Pets bring their owners happiness in all kinds of ways – but for Judith Margolis, Blue Cross rescue dog Fudge is not only a trusty companion, he’s her lifeline to the outside world.
When the former university lecturer started to need a wheelchair due to a progressive brain disorder 13 years ago, she felt totally isolated and unable to leave her home.
“You become invisible in a wheelchair,” she said. “Sixty-five per cent of people say that if they see someone in a wheelchair they won’t talk to them because they don’t know what to say, so it’s very lonely.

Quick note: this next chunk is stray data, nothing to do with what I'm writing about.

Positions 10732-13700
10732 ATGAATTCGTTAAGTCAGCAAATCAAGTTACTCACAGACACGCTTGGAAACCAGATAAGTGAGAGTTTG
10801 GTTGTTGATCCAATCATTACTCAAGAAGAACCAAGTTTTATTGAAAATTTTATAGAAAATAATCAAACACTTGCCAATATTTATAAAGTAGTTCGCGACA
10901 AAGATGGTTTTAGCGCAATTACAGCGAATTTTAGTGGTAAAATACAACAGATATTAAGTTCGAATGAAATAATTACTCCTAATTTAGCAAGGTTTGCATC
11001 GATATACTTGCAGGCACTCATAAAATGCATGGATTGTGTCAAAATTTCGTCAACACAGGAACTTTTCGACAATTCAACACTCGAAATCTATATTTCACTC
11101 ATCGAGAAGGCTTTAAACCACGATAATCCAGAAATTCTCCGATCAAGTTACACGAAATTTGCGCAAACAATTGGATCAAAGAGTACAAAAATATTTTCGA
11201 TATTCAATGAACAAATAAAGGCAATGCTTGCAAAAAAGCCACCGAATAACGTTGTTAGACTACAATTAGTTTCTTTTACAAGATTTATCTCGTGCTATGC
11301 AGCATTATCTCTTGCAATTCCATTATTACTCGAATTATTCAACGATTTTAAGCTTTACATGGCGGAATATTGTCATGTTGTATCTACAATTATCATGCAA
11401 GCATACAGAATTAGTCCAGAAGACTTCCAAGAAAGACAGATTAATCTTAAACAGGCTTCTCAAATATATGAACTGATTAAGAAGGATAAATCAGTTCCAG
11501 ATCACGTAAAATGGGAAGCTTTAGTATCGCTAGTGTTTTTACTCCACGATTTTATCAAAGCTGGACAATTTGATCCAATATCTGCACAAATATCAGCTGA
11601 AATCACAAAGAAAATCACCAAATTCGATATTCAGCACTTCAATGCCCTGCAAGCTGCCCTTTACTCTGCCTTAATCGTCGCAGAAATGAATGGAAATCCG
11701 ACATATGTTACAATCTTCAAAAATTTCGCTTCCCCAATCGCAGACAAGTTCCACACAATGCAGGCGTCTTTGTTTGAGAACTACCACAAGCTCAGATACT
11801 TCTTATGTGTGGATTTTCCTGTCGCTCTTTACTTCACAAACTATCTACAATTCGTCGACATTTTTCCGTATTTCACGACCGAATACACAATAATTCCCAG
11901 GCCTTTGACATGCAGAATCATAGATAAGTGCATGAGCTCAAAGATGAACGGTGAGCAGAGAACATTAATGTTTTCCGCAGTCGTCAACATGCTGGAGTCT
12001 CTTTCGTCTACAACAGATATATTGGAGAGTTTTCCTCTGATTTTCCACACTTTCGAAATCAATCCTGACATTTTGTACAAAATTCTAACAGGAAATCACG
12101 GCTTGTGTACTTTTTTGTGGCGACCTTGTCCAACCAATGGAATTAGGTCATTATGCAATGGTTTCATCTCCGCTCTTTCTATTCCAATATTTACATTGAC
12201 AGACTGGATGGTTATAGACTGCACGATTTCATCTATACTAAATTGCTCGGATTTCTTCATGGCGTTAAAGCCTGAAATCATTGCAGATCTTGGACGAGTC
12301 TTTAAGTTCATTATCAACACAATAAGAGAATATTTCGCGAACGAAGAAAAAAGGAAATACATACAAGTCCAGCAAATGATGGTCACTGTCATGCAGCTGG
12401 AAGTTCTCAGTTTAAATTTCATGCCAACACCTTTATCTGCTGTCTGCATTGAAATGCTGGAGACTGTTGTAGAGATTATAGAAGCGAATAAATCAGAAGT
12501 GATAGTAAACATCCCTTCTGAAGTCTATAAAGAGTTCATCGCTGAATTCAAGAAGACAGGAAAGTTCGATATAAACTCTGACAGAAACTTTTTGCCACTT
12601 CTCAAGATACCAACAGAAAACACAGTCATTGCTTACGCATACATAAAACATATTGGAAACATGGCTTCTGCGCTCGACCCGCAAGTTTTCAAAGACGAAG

“Bearing in mind my profession was teaching, I was used to interacting with people all the time so it was really, really difficult.”
Judith, 66, who has cerebella ataxia – a rare condition which affects coordination – became increasingly depressed until, five years ago, she decided to rehome a dog.
Alfie, an abandoned lhasa apso puppy found tied up outside a rescue centre, became her saviour and was trained by the charity Support Dogs to provide assistance to Judith.